U.S. employers likely maintained a brisk pace of hiring in February and boosted wages for workers, which is expected to give the Federal Reserve the green light to raise interest rates next week despite slowing economic growth. Nonfarm payrolls probably increased by 190,000 jobs last month, according to a Reuters survey of economists, in part as unseasonably mild weather buoyed employment in the construction sector. The economy created 227,000 jobs in January. The Labor Department will publish its closely watched employment report on Friday at 08:30 a.m. (1330 GMT). Fed Chair Janet Yellen signaled last week that the U.S. central bank would likely hike interest rates at its March 14-15 policy meeting. The economy needs to create roughly 100,000 jobs per month to keep up with growth in the working-age population. "February employment appears to be the final hurdle for the Fed to raise interest rates in March, and it's likely to be easily jumped," said Ryan Sweet, senior economist at Moody’s Analytics in Westchester, Pennsylvania. Payrolls could, however, surprise on the upside after the ADP National Employment Report showed on Wednesday that private sector employers hired 298,000 workers in February, the largest amount in a year. Last month's brisk clip of hiring is expected to have been accompanied by an acceleration in wage growth, with average hourly earnings seen rising 0.3 percent in February after January's paltry 0.1 percent gain. That would lift the year-on-year increase in wages to 2.8 percent from 2.5 percent in January. The unemployment rate is seen declining 1/10th of a percentage point to 4.7 percent in February, even as more people likely entered the labor market, encouraged by the hiring spree.

With the labor market near full employment, wage growth could speed up as companies are forced to raise compensation to retain employees and attract skilled workers. According to economists, a growth rate of between 3 and 3.5 percent in wages is needed to lift inflation to the Fed's 2 percent target. But inflation is already firming, in part as commodity prices rise. BEHIND THE CURVE Rising inflation, together with a tighter labor, stock market boom and strengthening global economy, has left some economists expecting that the Fed could increase interest rates much faster than is currently anticipated by financial markets.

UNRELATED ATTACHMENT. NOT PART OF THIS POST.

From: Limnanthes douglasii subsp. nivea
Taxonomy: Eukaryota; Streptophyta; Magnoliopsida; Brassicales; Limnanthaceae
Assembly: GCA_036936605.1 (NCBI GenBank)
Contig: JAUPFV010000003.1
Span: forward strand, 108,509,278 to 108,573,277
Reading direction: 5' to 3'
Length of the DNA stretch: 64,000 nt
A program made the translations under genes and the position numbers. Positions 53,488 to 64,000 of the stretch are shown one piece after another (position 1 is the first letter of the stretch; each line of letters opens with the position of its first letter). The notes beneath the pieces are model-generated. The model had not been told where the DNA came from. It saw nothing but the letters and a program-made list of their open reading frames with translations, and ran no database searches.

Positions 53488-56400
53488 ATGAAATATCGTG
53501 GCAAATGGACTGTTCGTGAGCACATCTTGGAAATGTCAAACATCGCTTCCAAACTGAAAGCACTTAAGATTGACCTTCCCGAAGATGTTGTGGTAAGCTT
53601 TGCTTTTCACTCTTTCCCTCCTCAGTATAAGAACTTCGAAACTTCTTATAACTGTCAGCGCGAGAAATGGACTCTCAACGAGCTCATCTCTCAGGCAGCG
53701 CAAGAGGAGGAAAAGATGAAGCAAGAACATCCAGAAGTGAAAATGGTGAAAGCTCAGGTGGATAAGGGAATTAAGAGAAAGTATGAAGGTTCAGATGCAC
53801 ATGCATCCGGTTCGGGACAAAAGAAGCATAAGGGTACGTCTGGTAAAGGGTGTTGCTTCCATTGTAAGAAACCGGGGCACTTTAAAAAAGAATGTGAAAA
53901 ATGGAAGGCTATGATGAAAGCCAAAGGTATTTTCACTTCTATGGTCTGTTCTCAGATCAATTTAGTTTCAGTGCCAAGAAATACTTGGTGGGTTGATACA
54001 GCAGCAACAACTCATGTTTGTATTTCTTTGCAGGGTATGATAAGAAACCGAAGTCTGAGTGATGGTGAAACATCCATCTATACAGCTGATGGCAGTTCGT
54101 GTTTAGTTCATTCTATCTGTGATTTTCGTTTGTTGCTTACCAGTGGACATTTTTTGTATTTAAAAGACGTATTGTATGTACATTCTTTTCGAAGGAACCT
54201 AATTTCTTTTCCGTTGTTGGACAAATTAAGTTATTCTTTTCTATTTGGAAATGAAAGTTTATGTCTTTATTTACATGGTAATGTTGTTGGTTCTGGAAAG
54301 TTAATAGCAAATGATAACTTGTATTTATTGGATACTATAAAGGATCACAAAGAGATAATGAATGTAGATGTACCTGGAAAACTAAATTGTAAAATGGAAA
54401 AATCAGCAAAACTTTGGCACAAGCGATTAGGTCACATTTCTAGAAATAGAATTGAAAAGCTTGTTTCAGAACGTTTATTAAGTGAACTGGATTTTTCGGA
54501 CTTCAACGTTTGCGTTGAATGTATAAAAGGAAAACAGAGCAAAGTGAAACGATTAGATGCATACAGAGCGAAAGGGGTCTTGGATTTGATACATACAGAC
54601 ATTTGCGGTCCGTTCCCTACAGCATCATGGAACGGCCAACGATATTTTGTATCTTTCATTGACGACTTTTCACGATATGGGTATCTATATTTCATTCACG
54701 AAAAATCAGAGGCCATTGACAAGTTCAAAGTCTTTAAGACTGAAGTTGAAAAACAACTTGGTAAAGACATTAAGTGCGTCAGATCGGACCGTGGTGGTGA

"The Fed might find itself behind the curve and having to catch up," said Joel Naroff, chief economist at Naroff Economic Advisors in Holland, Pennsylvania. The U.S. central bank lifted its benchmark overnight rate in December and has forecast three rate increases for 2017. Job growth has averaged 186,000 per month since January 2010, a recovery that predates Donald Trump's presidency. While Trump's election victory last November sparked a stock market rally and jumps in consumer and business confidence, there has been no surge in both business and consumer spending. Data ranging from trade to consumer and business spending suggest the economy slowed further early in the first quarter after growing at a 1.9 percent annualized rate in the final three months of 2016. The Atlanta Fed is forecasting gross domestic product growing at a 1.2 percent rate this quarter.

"It's really surprising that the U.S. is still producing this many jobs because we are quite close to full employment," said Thomas Costerg, a senior U.S. economist at Standard Chartered Bank in New York. "It's way too early to see the impact of the new administration's policies."All sectors of the economy, with the exception of government, are expected to have expanded payrolls in February. Manufacturing jobs are forecast to have increased for a third straight month as rising oil prices fan demand for machinery. Warm weather last month likely kept crews at construction sites, boosting payrolls in the sector. Retail sector employment probably cooled after surprisingly adding 45,900 jobs in January. Retailers, including J. C. Penney Co Inc and Macy's Inc have announced thousands of layoffs as they shift toward online sales and scale back on brick-and-mortar operations. Government employment could fall for a fifth straight month amid a freeze on the hiring of civilian federal government workers, which came into effect in January."We think that overall government payrolls will decline 10,000," said Daniel Silver, an economist at JPMorgan in New York.